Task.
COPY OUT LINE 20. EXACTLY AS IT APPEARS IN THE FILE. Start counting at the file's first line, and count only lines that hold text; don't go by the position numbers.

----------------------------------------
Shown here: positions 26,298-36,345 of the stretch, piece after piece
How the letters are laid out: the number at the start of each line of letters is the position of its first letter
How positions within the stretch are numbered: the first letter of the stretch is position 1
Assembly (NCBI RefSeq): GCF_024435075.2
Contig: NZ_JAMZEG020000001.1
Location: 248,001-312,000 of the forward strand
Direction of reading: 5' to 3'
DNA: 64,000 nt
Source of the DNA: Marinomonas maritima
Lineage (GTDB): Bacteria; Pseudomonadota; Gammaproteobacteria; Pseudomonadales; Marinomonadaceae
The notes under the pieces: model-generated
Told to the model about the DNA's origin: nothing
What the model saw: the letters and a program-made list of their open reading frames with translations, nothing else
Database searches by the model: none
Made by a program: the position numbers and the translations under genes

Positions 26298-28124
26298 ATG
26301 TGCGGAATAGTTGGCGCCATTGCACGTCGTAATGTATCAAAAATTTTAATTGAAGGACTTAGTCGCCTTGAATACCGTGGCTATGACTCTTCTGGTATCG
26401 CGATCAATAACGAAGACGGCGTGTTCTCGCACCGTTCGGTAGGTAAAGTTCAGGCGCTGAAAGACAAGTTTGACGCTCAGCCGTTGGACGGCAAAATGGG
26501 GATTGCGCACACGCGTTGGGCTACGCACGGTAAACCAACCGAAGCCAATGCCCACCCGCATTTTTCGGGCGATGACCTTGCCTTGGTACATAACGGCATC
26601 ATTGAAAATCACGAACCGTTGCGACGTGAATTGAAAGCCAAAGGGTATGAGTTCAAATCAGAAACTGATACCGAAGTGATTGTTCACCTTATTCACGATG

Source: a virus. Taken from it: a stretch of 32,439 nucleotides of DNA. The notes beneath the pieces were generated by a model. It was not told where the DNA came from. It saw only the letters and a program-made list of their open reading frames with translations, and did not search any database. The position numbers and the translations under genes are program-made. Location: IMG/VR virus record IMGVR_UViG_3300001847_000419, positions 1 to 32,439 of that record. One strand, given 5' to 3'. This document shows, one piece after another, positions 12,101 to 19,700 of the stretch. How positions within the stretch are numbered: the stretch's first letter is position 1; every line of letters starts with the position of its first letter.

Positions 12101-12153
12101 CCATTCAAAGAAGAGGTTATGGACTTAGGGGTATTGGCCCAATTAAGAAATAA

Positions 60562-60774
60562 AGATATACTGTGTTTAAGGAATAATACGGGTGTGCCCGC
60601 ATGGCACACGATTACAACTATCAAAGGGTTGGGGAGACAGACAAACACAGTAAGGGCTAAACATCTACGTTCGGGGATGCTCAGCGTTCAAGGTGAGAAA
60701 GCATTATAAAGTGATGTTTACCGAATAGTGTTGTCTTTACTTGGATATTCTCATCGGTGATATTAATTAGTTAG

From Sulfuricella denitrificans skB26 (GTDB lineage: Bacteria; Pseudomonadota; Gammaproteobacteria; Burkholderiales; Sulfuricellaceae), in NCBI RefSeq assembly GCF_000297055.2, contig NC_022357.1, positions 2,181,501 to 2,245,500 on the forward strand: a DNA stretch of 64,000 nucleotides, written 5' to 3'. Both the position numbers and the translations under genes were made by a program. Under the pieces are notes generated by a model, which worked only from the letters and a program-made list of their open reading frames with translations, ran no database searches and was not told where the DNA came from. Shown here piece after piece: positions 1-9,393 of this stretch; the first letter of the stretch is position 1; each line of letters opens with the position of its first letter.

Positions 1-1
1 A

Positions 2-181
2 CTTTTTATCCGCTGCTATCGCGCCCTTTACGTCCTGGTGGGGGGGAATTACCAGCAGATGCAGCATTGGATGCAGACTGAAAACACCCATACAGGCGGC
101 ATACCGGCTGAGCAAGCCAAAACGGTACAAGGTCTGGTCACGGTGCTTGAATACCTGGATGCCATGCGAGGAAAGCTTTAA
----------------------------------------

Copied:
26501 GATTGCGCACACGCGTTGGGCTACGCACGGTAAACCAACCGAAGCCAATGCCCACCCGCATTTTTCGGGCGATGACCTTGCCTTGGTACATAACGGCATC